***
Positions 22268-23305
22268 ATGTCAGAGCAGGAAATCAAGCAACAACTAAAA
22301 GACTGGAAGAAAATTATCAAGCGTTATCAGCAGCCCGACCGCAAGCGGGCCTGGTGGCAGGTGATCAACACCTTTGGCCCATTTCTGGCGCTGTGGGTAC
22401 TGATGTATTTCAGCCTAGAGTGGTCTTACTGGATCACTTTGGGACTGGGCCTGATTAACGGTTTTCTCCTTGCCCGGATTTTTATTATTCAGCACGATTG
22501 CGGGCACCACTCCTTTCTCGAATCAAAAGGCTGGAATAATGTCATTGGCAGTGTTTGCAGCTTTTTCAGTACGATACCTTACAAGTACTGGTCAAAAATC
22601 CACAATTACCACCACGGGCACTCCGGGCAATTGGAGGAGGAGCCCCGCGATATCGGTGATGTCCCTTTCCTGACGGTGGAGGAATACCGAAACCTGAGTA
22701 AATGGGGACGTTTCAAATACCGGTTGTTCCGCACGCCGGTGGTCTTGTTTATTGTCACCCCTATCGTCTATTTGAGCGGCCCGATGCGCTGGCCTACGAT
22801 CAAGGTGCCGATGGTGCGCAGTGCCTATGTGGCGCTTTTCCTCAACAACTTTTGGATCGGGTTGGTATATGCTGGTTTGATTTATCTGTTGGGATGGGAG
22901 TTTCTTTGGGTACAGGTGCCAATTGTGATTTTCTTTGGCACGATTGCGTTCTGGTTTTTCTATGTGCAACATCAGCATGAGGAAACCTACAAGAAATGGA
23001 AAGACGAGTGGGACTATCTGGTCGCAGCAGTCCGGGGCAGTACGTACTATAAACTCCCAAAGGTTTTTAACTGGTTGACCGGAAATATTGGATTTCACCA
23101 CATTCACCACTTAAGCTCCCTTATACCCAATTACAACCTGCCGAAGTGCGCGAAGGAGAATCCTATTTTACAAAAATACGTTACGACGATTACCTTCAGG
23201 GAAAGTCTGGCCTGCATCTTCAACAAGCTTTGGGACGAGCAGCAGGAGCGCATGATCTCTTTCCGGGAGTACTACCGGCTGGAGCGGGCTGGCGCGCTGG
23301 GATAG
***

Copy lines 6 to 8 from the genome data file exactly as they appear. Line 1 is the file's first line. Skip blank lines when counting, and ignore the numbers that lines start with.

22601 CACAATTACCACCACGGGCACTCCGGGCAATTGGAGGAGGAGCCCCGCGATATCGGTGATGTCCCTTTCCTGACGGTGGAGGAATACCGAAACCTGAGTA
22701 AATGGGGACGTTTCAAATACCGGTTGTTCCGCACGCCGGTGGTCTTGTTTATTGTCACCCCTATCGTCTATTTGAGCGGCCCGATGCGCTGGCCTACGAT
22801 CAAGGTGCCGATGGTGCGCAGTGCCTATGTGGCGCTTTTCCTCAACAACTTTTGGATCGGGTTGGTATATGCTGGTTTGATTTATCTGTTGGGATGGGAG